A Magnitude-8.1 earthquake was felt on the Pacific coast of Mexico on Thursday evening. Buildings were swaying, as people ran down the streets. The earthquake caused at least five deaths, including two children, CNN reported.

In Mexico City when the earthquake alarm sounded, panicked residents were seen running in the streets in their nighties, buildings were shaking and glasses were breaking. For safety reasons, electricity was cut off from some areas. More than 10 aftershocks ranging from magnitude 4.7 to 5.7 were recorded closer to the Mexican coast, off the town of Paredon.

A total of 62 aftershocks were felt four hours after the initial earthquake.

The powerful earthquake was felt most in the west of Guatemala. In the state capital of Huehuetenango, bricks and glass were strewn on the ground as walls collapsed. Quetzaltenango, Guatemala’s second-largest city, which was beginning to recover from a tremor in June, suffered more damage to its historic center.

Earthquake's epicenter

The epicenter of the powerful quake was in the Pacific, about 87km (54 miles) south-west of the town of Pijijiapan and at a depth of 70km, the US Geological Survey said. The quake was felt in the capital, Mexico City, more than 450 miles from the epicenter. The U.S. Geological Survey initially estimated the magnitude at 8.0 before revising it to 8.1 The Mexican Seismological Agency rated it at magnitude 8.4.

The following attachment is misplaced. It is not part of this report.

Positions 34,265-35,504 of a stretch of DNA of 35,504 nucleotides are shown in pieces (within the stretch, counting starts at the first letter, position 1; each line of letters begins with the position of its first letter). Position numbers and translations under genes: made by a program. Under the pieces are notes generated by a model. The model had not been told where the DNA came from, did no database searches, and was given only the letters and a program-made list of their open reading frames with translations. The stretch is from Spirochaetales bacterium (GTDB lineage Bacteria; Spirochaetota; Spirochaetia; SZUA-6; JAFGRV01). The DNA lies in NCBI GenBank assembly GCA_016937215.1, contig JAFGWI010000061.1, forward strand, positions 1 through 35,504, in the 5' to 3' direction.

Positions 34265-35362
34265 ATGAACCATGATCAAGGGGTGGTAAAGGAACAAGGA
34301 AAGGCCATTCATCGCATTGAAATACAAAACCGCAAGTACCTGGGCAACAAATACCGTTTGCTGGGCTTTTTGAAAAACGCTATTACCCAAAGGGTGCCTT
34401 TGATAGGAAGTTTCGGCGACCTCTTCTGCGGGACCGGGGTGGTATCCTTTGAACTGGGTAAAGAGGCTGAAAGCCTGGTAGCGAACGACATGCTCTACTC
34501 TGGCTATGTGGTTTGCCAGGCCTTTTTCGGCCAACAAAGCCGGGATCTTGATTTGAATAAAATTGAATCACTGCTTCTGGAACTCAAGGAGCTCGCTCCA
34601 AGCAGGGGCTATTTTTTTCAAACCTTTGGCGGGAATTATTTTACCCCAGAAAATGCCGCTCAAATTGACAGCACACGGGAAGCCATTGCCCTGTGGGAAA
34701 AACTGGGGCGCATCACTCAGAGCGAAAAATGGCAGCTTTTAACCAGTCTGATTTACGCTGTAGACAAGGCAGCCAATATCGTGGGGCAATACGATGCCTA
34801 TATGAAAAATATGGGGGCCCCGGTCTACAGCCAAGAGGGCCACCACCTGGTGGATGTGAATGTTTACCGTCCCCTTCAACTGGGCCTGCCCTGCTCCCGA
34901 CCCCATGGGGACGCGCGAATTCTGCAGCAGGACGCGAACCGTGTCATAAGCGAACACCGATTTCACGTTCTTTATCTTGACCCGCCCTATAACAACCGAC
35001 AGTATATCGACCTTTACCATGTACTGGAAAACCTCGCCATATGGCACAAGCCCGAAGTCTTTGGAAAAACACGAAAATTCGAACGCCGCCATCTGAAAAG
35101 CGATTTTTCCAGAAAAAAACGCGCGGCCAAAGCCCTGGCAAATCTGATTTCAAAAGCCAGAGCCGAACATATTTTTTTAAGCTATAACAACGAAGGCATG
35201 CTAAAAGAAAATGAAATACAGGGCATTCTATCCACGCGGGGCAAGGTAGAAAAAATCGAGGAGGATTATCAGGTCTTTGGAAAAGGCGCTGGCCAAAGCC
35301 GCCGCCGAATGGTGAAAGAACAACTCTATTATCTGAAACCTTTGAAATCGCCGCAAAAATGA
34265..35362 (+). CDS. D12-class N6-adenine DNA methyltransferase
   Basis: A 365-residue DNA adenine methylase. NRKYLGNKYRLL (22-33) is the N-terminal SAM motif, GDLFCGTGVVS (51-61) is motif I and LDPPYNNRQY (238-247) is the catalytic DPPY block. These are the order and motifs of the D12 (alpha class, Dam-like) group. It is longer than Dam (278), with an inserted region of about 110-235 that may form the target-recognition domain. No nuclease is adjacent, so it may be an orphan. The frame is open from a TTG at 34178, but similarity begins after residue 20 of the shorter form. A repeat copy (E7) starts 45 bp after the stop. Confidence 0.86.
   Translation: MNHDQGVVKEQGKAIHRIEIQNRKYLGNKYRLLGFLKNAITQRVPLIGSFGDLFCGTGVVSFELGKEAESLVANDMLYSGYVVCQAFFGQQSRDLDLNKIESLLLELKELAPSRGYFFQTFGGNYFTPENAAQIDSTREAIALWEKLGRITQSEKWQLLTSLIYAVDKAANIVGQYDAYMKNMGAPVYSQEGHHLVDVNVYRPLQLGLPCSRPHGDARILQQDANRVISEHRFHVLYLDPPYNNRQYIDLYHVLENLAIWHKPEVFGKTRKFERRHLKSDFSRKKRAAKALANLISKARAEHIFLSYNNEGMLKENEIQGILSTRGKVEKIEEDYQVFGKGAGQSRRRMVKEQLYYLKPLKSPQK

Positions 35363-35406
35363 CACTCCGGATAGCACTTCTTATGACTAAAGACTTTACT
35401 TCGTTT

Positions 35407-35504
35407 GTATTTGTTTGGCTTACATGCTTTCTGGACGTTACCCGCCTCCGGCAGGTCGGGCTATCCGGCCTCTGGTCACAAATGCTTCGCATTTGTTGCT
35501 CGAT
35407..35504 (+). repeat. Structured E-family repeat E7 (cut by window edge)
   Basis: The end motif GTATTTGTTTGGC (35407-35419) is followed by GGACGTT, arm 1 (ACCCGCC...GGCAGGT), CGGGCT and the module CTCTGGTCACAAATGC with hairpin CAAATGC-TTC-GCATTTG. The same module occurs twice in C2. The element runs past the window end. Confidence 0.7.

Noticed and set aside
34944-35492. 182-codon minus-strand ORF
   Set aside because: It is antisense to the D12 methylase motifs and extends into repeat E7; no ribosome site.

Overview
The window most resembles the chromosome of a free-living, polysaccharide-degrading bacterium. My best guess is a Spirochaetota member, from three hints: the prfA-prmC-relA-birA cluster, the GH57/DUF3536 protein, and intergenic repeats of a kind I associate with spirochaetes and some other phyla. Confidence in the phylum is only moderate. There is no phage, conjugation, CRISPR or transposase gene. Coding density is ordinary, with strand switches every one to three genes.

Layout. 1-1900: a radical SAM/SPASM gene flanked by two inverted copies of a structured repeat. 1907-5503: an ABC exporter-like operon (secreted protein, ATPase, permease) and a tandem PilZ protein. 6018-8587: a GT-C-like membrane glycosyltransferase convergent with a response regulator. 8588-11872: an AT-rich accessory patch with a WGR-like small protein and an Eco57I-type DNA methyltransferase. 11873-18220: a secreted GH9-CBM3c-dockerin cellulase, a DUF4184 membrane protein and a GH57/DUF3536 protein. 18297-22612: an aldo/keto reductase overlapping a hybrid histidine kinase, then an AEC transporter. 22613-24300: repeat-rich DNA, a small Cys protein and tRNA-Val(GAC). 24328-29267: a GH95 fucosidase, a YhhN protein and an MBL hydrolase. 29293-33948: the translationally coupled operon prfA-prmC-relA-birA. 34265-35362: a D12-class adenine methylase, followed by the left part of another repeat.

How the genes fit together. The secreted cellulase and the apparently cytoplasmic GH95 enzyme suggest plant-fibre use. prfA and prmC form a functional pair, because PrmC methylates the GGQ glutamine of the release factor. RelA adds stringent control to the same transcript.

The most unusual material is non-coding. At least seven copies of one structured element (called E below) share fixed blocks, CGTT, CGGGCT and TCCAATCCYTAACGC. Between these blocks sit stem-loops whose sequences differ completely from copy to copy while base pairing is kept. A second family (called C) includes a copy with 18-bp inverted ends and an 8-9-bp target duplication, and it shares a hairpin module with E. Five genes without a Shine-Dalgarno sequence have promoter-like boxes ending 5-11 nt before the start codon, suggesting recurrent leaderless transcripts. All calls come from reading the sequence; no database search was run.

Tsunami alerts!

Mexico's Pacific coastal areas, as well as the areas near Guatemala, Honduras, El Salvador, and Costa Rica, are now on alert for the possible tsunami waves. The National Weather Service Tsunami Warning Center said that based on the available data, hazardous tsunami waves are forecasted for some coasts. More than three-meter tsunami waves above the tide level are possible along some coasts of Mexico but no tsunami waves are expected for California, Oregon, Washington, Hawaii, British Columbia or Alaska according to Pacific Tsunami Warnings Center.

The government warned that waves of up to 10 feet could hit other parts of Mexico.

Mexican President, Enrique Peña Nieto, communicated in a post on his Twitter account about the disaster prevention in the affected areas. Schools are now closed in Mexico City and Chiapas state. Authorities are assessing the damaged caused by the powerful earthquake and urged the people to stay alert at all times for possible aftershocks and tsunamis.